The lobster industry has endured its share of hardships and obstacles over the past decade. We’ve been hit by never-ending gear modifications, low lobster prices and high expenses, mandatory reporting, and coming soon, vessel trackers in federal waters. All of these things would make a normal person just throw their hands in the air and call it quits. But obviously we aren’t normal people, we are lobstermen! (And to all female lobster catchers I still say “lobstermen.”)
No one ever accused Maine lobstermen of being financial geniuses, but we somehow make a living despite all the challenges we face. The question is, why do we do it? In my experience there is only one answer, because we friggin’ love it!
We love getting up with sore backs and bitching about every topic under the sun on the VHF on the steam out. We love worrying about what some other guy is catching and where he’s catching them. We also love trying to hide what we are catching from everyone else. But most of all we love the independence of this way of life.
We have the ability to go in the morning or stay home if there is a little Southwest breeze. You can fish wide open with a couple guys behind you or go by yourself at a little slower pace. The way you choose to fish usually correlates to the amount of gray in your hair. One thing is for sure — there is no “typical” lobsterman.
We all hate it when pieces of that independence are taken away. Who wants to get tracked all day and report where you fished and tell the government how much you caught? Or when you can’t fish that bottom you’ve always fished because now the government says you have to fish a 25-trap trawl there.
It’s in our DNA to always fight like hell against any chipping away of our way of life; sometimes we lose a battle but each one of us will just keep fighting on. One thing I know is that lobstermen are good at gritting our teeth and figuring it out. We always have, and we always will.
That’s what the MLA is good at too. We have been in the business of protecting lobstermen and lobster fishing since 1954. Think about that: next year the MLA will celebrate its 70th anniversary! What other organization in the state (or country) has been around for 70 years working on behalf of fishermen?
Our recent success in the Washington D.C. appeals court is a major win for the fishery, not only here in Maine but throughout New England and the nation. And it is just one victory among many in the history of the MLA.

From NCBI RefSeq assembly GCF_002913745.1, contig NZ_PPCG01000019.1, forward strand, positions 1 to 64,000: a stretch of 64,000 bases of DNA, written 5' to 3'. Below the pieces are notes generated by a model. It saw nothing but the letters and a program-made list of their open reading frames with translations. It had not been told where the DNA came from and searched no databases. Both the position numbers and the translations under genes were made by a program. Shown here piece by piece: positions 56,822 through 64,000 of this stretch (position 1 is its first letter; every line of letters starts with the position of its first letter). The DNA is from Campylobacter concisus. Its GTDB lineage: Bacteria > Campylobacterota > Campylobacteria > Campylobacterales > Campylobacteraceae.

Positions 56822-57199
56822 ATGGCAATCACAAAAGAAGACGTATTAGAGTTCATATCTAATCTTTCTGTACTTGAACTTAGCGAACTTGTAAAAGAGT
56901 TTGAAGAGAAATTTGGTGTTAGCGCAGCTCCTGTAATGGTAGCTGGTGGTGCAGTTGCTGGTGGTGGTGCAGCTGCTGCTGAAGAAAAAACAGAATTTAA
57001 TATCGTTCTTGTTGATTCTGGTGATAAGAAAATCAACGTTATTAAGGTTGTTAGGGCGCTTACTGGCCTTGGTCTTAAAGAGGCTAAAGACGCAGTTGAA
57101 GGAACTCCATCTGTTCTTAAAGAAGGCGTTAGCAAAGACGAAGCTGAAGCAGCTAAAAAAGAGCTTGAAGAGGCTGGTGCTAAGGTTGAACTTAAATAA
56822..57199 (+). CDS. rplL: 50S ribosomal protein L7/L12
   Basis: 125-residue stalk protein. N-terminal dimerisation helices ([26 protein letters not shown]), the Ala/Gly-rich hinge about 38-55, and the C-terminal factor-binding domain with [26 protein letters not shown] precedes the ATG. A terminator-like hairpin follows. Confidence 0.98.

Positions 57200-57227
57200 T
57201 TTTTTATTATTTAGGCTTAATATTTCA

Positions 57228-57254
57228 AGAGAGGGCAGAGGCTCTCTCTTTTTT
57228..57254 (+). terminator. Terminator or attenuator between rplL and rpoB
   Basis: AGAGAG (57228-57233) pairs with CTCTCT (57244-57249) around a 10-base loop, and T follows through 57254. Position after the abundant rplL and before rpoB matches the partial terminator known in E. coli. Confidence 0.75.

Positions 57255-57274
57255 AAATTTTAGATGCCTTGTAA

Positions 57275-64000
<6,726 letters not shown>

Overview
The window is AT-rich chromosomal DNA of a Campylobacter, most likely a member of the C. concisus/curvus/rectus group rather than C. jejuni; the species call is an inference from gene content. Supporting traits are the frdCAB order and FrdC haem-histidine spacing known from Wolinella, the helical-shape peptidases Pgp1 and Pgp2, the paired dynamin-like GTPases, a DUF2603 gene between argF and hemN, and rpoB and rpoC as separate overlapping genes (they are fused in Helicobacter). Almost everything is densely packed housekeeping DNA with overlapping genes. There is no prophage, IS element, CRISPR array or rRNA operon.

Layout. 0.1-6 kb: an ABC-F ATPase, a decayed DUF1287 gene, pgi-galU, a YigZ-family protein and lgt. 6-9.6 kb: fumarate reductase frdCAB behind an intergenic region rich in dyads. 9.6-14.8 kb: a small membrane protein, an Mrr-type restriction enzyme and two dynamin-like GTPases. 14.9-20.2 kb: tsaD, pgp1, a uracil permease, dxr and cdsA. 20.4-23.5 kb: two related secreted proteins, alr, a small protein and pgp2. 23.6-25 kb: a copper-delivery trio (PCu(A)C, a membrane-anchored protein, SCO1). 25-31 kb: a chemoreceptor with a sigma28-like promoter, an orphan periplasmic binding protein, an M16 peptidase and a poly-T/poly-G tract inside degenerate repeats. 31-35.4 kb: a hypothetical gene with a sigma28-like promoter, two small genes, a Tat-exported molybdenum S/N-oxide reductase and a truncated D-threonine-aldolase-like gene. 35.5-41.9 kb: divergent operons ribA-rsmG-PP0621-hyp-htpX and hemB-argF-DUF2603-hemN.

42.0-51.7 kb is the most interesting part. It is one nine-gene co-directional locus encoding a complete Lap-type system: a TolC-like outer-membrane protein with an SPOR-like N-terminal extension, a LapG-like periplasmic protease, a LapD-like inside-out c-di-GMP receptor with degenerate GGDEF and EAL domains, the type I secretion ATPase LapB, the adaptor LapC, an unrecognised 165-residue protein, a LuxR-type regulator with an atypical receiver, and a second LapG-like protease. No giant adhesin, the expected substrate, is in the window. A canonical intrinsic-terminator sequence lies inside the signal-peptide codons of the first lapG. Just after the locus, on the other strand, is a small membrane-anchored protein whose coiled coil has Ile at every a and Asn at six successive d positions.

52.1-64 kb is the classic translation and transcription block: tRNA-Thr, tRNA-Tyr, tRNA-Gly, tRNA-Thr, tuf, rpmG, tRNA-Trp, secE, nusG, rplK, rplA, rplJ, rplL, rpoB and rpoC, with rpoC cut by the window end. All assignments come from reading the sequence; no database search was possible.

Think about Les Dyer of Vinalhaven all those years ago, motoring up and down the coast in 1954 to organize a bunch of cranky lobstermen into an association, then being hauled into court for alleged price fixing.
Some of you may remember Ossie Beal, the MLA’s president during the 1960’s. Ossie made sure that an oil refinery with the potential to wipe out Downeast lobster stocks was not built in Machiasport, standing up to legendary Senator Edmund Muskie at a hearing in 1970. “It’s unbelievable that public servants selected for ability, wisdom, and vision can be so shortsighted, so unwise, as to pronounce the death of the coast of Maine. This is certainly a case of selling your birthright, and that of others, for a mess of pottage,” he declared at the hearing.
MLA president Eddie Blackmore from Stonington fought the IRS on behalf of lobstermen. He worked with Maine’s Congressional delegation to get the Tax Reform Act of 1976 passed, which categorized sternmen as independent contractors, keeping captains from having to withhold federal taxes. He also led the long-standing battle against landing dragger-caught lobsters in Maine.
MLA president Dave Cousens and executive director Pat White perfected the good cop bad cop strategy to continue the battle against landing dragger-caught lobster in Maine, squelch efforts to get rid of our oversize measure and keep the states, rather than the feds, in charge of managing the lobster resource.
And everyone knows that Patrice McCarron has been an aggressive and determined advocate for lobstermen during the endless years of right whale battles with NMFS.
I’m not saying that without the MLA we’d all be on the beach now. But we sure as hell would not be what we are today — a sustainable fishery, admired around the world, run by individual lobstermen, who make a decent living and are leaving something for their children to continue into the future.